Aussie, kiwi hit 26-month highs after Fed statement
The Australian and New Zealand dollars climbed to 26-month highs against their U.S. counterpart on Thursday, as demand for the greenback weakened amid fresh uncertainty over additional interest rate hikes later this year.
AUD/USD climbed 0.51% to 0.8046, the highest since May 2015.
At the conclusion of its two-day policy meeting on Wednesday, the Fed left interest rates unchanged at 1.25% in a widely expected move.
The central bank also said it planned to start shrinking its balance sheet "relatively soon"and noted weakness in U.S. inflation, sparking doubts over the possibility of a third rate hike this year.
NZD/USD rose 0.23% to trade at 0.7535, also the highest since May 2015.
Investors also continued to focus on the investigation into alleged links between U.S. President Donald Trump’s administration and Russia in last year’s election.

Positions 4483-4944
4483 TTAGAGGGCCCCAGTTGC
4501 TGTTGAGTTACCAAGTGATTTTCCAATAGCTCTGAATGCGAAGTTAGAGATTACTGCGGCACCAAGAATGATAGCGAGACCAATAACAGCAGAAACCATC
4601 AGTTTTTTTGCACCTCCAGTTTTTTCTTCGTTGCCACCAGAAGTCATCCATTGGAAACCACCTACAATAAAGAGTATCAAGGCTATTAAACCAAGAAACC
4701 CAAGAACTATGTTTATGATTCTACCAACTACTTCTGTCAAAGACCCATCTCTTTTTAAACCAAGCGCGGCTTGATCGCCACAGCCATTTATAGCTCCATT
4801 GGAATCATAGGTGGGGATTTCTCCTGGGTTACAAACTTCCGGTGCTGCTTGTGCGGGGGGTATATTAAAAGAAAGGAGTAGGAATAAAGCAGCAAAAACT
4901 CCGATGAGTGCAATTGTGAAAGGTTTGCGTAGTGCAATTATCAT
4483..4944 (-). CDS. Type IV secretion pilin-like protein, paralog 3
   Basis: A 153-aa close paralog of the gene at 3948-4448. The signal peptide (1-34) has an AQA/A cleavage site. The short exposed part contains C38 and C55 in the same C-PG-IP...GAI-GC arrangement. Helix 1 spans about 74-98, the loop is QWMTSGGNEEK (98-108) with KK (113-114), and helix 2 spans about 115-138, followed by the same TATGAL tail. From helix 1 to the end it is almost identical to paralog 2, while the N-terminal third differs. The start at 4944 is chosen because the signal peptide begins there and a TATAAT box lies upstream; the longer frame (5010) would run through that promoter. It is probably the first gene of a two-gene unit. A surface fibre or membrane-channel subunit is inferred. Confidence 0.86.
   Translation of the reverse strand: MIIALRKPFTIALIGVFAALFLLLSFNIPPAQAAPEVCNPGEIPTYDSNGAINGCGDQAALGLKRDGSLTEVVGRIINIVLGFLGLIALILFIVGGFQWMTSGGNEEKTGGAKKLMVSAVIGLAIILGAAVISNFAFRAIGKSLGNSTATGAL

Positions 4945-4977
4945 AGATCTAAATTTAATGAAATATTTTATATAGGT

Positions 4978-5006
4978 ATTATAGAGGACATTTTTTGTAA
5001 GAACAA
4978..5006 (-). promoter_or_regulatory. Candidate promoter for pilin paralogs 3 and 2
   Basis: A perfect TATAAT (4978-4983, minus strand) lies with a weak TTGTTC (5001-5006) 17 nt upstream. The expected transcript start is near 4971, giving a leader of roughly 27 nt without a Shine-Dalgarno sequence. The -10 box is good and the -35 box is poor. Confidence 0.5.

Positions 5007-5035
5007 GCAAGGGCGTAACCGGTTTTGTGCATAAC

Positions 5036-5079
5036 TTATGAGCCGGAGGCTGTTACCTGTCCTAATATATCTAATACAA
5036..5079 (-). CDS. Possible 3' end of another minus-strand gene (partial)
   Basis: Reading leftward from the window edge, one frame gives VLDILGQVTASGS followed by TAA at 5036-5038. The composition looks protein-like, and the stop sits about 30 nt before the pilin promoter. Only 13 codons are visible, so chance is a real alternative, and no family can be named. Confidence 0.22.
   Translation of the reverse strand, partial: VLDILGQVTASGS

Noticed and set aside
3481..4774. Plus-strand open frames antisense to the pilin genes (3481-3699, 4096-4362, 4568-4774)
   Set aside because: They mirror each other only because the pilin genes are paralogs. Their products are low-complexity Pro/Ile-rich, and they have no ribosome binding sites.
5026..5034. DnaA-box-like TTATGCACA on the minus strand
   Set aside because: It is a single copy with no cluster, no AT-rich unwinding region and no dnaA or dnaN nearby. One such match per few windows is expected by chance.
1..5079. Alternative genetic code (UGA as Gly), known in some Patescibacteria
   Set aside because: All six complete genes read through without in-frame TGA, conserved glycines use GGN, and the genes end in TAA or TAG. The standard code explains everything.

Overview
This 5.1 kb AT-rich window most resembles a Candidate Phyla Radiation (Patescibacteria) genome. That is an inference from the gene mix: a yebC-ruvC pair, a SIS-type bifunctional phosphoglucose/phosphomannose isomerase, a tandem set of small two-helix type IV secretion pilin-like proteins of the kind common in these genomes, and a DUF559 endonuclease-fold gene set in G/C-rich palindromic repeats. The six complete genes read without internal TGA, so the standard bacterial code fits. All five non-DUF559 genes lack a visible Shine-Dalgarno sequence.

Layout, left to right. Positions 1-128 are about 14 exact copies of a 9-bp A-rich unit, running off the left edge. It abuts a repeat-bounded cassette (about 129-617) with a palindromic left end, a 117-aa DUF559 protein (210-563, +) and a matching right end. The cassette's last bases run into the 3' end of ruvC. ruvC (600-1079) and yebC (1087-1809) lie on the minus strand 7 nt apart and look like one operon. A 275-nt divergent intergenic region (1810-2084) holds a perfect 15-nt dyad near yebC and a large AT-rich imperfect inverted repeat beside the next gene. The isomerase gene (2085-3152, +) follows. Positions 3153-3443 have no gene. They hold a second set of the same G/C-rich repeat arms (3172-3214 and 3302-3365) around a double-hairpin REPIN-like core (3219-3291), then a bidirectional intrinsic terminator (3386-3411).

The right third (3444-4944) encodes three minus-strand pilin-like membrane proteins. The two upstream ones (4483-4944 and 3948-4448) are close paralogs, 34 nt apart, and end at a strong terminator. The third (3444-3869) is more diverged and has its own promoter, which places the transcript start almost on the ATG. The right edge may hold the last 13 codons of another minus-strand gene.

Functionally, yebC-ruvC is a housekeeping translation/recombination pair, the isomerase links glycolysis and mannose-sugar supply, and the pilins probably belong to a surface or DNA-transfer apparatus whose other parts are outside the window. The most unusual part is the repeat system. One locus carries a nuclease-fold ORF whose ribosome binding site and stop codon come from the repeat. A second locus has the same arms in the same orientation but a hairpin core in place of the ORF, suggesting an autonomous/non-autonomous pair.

On Monday, Jared Kushner, Trump’s son-in-law and a senior White House adviser, told Senate investigators he had met with Russian officials four times last year but said he did not collude with Moscow.
Investors fear the persistent political turmoil will derail the Trump administration’s pro-growth economic agenda of tax cuts and infrastructure spending, which helped propel the dollar to 14-year peaks after the November election.
The U.S. dollar index, which measures the greenback’s strength against a trade-weighted basket of six major currencies, was steady at a fresh 13-month low of 93.29